Guess in the long run, beans don’t amount to a hill of them when it comes to Texas chili. However, a good bowl of beans (prefer pinto) with onions and green pepper sauce is always good – especially with pan-fried cornbread. Or, rice and beans (usually black) is nice too.

Now I’m hungry and gonna go fix my supper now – Texas style baked ziti (just add Tabasco [I know, that’s Louisiana] and wash down with a Texas beer [well, maybe an ON craft brew this time]). Yee haw! Hal

Nov 18, 2019 - 2:12:43 PM
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Mooooo

USA

7185 posts since 8/20/2016

My recipe calls for 2TBS chili powder and 1 Red Hot Chili Pepper, de-seeded per pound of meat. But the ingredient that sets this off is the dark beer - 1/2 cup per pound of meat. Good luck with your chili.

Nov 18, 2019 - 5:10:49 PM

figmo59

USA

29518 posts since 3/5/2008

Liz has made...
Hemeroid Hollowcost.....

Nov 18, 2019 - 7:20:02 PM

14846 posts since 2/7/2003

I do as Skip aid, if Im making chile thats worth the effort I NEVER use chile powder. I keep on hand dried chiles and can creat endless versions by varying the types and quantities

Important chiles to havew on hand

Ancho, the workhorse chile
Cascabel, unique flavor and heat
New Mexico, again unique flavor and adds volume and richness to the chile
Chipotle, ebough said. I make my own

There are more but I cant make chile without these

Scott

Nov 19, 2019 - 6:28:06 AM
Players Union Member

rinemb

USA

11679 posts since 5/24/2005

I plan to turn an Eastern Euro soup into a chili. I want to present a unique chili that the event. But I still want it to taste good, even if some folks pronounce "That ain't chili, son!" I figure, as long as its fairly thick, got meat in it and beans and chili spice....ITS CHILI,eh.

The other flavoring will be "Vegeta." My meat will either be chopped smoked beef rib meat, with beef sausage, or chopped smoked hocks and smoked kielbasa. Beans likely cranberry beans and/or similar.

MILD...a lot of folks show up at these chili fundraiser events around here, and don't like much heat and are not fans of more typical chili.

I like the thought of pulverizing peppers instead of using  jarred straight chili powder.  I will have to think about that.

Brad

Edited by - rinemb on 11/19/2019 06:29:35

Nov 19, 2019 - 7:13:11 AM
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14846 posts since 2/7/2003

Ancho, dried anchos are usually available in many supermarkets, its the chile base of... chile and not too hot. Add it to any soup and it becomes a rich chile. If you can get the dried ones, soak them in warm water until they soften then put them in the blender with some of the soaking water to creat a paste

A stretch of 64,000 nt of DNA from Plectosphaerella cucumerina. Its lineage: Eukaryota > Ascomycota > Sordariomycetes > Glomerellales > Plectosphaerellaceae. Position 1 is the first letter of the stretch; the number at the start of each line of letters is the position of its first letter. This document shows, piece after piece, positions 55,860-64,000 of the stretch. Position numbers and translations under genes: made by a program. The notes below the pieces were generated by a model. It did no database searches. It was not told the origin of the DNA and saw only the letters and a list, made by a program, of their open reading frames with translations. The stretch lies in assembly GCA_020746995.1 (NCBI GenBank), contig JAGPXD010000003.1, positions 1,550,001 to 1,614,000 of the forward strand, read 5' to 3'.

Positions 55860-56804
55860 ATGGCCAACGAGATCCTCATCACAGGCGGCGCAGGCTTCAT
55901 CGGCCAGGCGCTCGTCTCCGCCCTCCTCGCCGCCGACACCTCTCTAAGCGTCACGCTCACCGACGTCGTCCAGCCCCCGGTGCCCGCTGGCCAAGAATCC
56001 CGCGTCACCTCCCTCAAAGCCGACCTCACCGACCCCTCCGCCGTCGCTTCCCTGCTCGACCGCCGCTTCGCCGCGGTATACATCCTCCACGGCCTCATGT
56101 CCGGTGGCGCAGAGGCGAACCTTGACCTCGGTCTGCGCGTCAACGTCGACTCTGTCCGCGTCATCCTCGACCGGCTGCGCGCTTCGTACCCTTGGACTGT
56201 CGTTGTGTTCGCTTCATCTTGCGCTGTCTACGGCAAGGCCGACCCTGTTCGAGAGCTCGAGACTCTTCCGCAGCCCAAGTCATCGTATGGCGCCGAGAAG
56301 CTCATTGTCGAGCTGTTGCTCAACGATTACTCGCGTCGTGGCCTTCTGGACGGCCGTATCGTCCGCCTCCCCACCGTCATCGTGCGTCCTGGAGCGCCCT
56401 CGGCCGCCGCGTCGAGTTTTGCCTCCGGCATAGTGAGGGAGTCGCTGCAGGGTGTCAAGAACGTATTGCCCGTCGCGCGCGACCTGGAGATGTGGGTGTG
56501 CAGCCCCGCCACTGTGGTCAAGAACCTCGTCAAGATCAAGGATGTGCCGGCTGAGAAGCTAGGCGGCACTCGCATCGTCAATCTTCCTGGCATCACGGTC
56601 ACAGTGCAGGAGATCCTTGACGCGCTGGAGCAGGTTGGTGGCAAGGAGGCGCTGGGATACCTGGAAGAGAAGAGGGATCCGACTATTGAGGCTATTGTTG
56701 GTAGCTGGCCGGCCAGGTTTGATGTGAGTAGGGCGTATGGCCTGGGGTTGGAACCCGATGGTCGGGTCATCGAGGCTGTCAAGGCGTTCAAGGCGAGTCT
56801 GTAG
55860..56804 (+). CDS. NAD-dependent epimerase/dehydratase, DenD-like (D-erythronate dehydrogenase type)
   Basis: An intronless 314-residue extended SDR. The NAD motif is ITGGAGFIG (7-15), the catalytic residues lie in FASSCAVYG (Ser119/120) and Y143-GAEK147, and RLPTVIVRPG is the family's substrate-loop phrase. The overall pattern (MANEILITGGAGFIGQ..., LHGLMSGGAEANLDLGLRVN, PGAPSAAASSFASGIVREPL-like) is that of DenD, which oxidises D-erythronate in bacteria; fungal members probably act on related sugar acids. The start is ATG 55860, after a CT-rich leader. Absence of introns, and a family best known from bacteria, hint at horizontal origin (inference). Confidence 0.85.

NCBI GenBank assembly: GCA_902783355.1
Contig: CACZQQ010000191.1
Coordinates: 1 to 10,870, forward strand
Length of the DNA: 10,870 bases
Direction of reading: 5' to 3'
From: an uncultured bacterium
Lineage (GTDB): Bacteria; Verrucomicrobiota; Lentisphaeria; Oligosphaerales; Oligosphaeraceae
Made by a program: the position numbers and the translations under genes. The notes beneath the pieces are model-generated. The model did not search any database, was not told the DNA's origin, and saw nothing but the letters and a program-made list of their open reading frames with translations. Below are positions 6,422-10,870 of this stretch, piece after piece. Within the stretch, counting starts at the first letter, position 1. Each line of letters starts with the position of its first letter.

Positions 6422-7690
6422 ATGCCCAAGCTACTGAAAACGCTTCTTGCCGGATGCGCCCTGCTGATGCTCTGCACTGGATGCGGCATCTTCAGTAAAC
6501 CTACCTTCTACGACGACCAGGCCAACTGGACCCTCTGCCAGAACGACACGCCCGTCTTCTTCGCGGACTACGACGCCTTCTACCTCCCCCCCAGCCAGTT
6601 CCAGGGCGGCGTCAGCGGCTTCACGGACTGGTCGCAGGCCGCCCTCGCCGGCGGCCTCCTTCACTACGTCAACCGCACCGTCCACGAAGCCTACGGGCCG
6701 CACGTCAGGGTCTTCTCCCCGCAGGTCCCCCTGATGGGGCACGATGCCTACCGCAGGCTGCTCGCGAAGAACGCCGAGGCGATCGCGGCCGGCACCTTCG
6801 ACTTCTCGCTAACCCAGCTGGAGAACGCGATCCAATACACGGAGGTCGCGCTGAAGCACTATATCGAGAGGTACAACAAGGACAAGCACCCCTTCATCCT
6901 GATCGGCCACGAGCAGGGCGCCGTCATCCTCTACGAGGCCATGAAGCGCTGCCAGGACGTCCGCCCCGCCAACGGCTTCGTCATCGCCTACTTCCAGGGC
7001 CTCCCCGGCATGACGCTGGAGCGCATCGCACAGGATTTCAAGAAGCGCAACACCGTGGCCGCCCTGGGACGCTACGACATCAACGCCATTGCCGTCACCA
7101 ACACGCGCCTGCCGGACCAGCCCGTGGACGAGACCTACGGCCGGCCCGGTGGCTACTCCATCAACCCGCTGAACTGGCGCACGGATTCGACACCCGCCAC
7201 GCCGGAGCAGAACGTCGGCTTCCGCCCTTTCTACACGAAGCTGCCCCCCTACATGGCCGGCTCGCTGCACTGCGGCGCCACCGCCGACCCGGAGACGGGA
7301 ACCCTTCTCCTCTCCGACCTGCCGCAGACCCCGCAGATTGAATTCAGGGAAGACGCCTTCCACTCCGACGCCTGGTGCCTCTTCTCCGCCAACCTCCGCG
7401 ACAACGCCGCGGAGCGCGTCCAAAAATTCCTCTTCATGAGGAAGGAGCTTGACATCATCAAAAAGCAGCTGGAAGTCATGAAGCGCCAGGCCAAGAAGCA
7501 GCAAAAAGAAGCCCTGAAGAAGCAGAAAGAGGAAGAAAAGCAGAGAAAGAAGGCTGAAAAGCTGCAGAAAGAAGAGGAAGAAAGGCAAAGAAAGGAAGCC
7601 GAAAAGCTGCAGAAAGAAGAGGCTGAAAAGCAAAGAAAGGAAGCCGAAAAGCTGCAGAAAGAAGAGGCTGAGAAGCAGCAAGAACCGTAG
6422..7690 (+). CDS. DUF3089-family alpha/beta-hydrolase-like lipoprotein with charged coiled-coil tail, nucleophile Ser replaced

Scott

Nov 19, 2019 - 11:40:11 AM
Players Union Member

Brian T

Canada

15826 posts since 6/5/2008

I like savory, not hot. In the decades that I worked, I needed hot food that I could produce at any time when I got home, whether it was 4PM or 11PM. That Forest Service Chili is typical of the recipes that I made up to freeze. I used one particular brand of chili powder for its predictability.

Big batch, two big pots, stir constantly so the bottom doesn't burn ( it will, every time if left to stagnate on the stove.)

I know the recipe isn't exactly what Brad was looking for but with all the other stuff, I couldn't figure out how to explain how much chili powder I used.

Nov 19, 2019 - 12:55:14 PM

2670 posts since 7/28/2015

quote:
Originally posted by Paul R

Just FYI, my buddy Hal (from Lubbock, Texas) chimed in some time ago about beans in chili:

How’d Paul; well, I’ll tell ya … as a native Texan and whose family hails from somewhere between Texas, Oklahoma, and Arkansas, via Virginia (and somewhere in Ireland, England, and Germany – I need the DNA test to pinpoint); and, as someone who has won 2nd Place in a chili cook-off at St. Mary’s University in San Antonio …

Any chili from Texas can have beans in it, but traditional Texas chili does not have beans! The basic ingredients in Texas chili are meat (usually beef, but could be anything) and spices (chili peppers being the primary). My particular Texas chili (secrete recipe, make from scratch [yes, I do a lot of that too]) I call High Plains Texas Chili and DOES NOT have beans.

Guess in the long run, beans don’t amount to a hill of them when it comes to Texas chili. However, a good bowl of beans (prefer pinto) with onions and green pepper sauce is always good – especially with pan-fried cornbread. Or, rice and beans (usually black) is nice too.

Now I’m hungry and gonna go fix my supper now – Texas style baked ziti (just add Tabasco [I know, that’s Louisiana] and wash down with a Texas beer [well, maybe an ON craft brew this time]). Yee haw! Hal


This is a linguistic issue rather than a food issue.  There are two dishes that have similar flavoring - chile con carne and chuckwagon beans.   For most of the country the word "chili" refers to chuckwagon beans, so when someone says "Real Texas chili has no beans" that makes about as much sense as "Real Texas chuckwagon beans has no beans".   Why people started using the word "chili" to refer to chuckwagon beans in most of the country is an interesting question but chuckwagon beans is a traditional food in Texas and they actually know how to make it so it is always weird when Texans or "chili" experts say that "chili should have no beans" when what they mean is "chile con carne should have no beans" - a sentence that would be understood and agreed with almost everywhere.  

Nov 19, 2019 - 1:54:43 PM
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rinemb

USA

11679 posts since 5/24/2005

quote:
Originally posted by desert rose

Ancho, dried anchos are usually available in many supermarkets, its the chile base of... chile and not too hot. Add it to any soup and it becomes a rich chile. If you can get the dried ones, soak them in warm water until they soften then put them in the blender with some of the soaking water to creat a paste

Scott


Thank you, for the suggestion.  Brad